Recently, I helped design the Road Trips Project website for the South Asian American Digital Archive (SAADA).
From the project:
During a time when immigrant lives and experiences are being especially devalued, SAADA’s Road Trips Project aims to reframe a major American tradition by sharing images and stories from South Asian Americans, a community too often excluded from these narratives. The appeal of the open road is deeply rooted in the freedom to travel – safely and without fear, harassment, or intimidation – a freedom, which for many, is currently under question.
I started working with the organization on a variety of design projects several years ago, first providing a new SAADA logo and website. It’s been a rewarding experience, and I always look forward to pro bono work for SAADA and other nonprofits.
I’ve recently been working on a website for an occupational therapist in Maryland, who also has a handwriting app and another accessibility app.
The project was a full website rebuild with new e-commerce functionality, all within a responsive design. It took a great deal of time and effort, but the client was ultimately very happy with the finished product. In the process, I was able to sharpen my front-end development skills and learned a lot about handwriting instruction frameworks. There is still a standard that seems to be ubiquitous mainly because it was marketed effectively by the creator. Appy Therapy is, to my untrained eye, a far superior framework that is fighting an uphill battle against an established brand. I hope and believe that my work on this project will expose more children and instructors to an easier way to learn and teach handwriting.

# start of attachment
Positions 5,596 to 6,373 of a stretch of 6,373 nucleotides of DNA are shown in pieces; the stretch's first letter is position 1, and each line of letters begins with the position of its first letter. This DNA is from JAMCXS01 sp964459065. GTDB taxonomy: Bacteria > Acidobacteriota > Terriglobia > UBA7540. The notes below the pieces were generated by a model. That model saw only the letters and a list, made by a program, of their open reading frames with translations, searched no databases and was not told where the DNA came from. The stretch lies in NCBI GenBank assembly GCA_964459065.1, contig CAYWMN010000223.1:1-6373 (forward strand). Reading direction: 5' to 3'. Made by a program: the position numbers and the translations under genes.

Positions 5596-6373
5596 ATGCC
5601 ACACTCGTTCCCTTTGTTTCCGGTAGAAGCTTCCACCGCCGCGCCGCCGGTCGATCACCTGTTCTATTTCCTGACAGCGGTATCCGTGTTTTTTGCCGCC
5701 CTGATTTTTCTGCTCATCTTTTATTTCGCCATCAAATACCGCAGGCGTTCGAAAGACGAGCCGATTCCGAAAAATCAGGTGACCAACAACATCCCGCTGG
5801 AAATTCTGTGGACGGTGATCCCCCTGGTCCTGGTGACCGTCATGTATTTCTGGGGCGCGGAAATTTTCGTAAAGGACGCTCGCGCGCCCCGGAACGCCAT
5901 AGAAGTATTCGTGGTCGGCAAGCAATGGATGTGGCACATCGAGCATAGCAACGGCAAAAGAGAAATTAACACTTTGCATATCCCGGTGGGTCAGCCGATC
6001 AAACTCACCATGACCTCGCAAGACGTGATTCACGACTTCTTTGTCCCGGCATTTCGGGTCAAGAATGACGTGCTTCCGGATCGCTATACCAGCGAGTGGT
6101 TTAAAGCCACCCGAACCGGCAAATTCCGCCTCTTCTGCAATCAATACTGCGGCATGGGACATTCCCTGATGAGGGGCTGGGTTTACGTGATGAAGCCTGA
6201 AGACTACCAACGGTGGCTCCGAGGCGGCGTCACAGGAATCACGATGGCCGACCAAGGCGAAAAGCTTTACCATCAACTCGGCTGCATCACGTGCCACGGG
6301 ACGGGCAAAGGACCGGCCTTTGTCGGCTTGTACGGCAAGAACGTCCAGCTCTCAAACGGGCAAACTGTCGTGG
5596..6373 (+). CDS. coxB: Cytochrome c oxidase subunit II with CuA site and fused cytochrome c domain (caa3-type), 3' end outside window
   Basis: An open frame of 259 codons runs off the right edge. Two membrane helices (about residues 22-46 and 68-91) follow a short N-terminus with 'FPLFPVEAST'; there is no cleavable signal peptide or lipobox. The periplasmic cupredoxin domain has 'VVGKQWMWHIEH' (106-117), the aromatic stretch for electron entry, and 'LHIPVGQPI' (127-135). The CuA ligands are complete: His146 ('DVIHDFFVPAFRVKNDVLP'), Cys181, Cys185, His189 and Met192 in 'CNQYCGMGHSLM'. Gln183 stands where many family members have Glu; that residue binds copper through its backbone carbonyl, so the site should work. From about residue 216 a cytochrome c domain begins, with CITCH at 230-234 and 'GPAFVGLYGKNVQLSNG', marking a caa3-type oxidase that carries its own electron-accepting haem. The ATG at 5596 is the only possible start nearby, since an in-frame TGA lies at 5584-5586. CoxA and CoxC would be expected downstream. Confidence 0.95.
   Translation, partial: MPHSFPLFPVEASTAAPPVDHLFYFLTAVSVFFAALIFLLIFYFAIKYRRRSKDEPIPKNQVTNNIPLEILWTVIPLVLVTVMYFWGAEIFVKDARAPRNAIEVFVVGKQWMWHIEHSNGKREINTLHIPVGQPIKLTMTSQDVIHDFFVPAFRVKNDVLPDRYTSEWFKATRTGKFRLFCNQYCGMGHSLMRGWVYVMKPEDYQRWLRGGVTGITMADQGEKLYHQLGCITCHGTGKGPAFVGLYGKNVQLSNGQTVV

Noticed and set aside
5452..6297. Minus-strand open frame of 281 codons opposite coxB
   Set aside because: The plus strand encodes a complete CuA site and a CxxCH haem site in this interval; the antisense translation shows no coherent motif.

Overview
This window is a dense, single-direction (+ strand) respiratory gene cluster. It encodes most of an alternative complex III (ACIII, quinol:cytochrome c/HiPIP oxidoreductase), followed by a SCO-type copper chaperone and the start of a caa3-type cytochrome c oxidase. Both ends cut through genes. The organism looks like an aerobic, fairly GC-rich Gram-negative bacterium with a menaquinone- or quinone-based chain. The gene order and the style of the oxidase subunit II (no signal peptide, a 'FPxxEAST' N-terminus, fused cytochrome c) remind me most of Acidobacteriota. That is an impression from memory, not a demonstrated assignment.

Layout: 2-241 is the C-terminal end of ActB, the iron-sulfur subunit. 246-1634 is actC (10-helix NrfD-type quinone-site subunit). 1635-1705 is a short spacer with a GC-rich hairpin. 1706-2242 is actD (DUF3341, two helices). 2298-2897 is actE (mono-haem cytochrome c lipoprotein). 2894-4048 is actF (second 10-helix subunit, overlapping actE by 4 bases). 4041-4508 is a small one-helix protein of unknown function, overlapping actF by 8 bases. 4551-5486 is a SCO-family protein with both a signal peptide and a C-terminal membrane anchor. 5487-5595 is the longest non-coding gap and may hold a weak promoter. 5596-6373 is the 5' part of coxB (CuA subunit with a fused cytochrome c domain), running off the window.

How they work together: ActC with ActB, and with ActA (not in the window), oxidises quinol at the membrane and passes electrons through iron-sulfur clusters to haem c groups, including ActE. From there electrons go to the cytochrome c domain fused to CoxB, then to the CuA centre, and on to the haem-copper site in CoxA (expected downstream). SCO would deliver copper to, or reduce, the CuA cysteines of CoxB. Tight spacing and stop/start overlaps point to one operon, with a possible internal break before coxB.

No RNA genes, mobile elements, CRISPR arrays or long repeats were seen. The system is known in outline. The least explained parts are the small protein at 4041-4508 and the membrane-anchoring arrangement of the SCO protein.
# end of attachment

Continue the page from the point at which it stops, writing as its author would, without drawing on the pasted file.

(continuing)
My smartphone history has been limited to the iPhone 3G and iPhone 4. The 3G was a revelation, with almost magical apps like Shazam and Runkeeper. The 4 was a beautiful piece of hardware, featuring brushed metal and glass instead of plastic.
After a time, though, my phone grew less and less responsive, with longer latency and complete lack of ability to even open Whatsapp (though my incredibly prolific relatives also bear some responsibility here). The glass cracked multiple times, the updates failed to support my outdated version of the phone, and I became dissatisfied with Apples grip on my devices.
I don’t believe I’ve ever subscribed to the Apple lifestyle, and my disgust grew during recent visits to the Apple store, a transparent cube-cum-rowhouse in DC’s tony Georgetown neighborhood. Now that Google is devoting resources to visual design to go along with their best-in-class engineering, I decided the time is right to go with a device running Android. I chose the Samsung Galaxy S5, a “free” upgrade, and have been using it for a couple of days.
It’s been my first immersive experience with Google’s material design, and it is impressive. The learning curve for the new operating system is surprisingly steep, with unfamiliar gestures, navigation, and design patterns sending me on to Google for instructions in relatively simple tasks. But the uniformity in everything from color to symbols to type helps.
My biggest issues are with the hardware. I like the easy access to the battery and SIM card in the Galaxy S5, but the plastic feels flimsy and the rounded edges allow it to slip out of my pocket. I prefer the heft and blockiness of the iPhone 4, as well as the much smaller screen, which affords one-handed use much more easily.
On the whole, I’m happy with the change. I’ll be even happier if this phone becomes an afterthought, something that I use rarely to accomplish discrete tasks before putting it away and turning my attention to the world off-screen.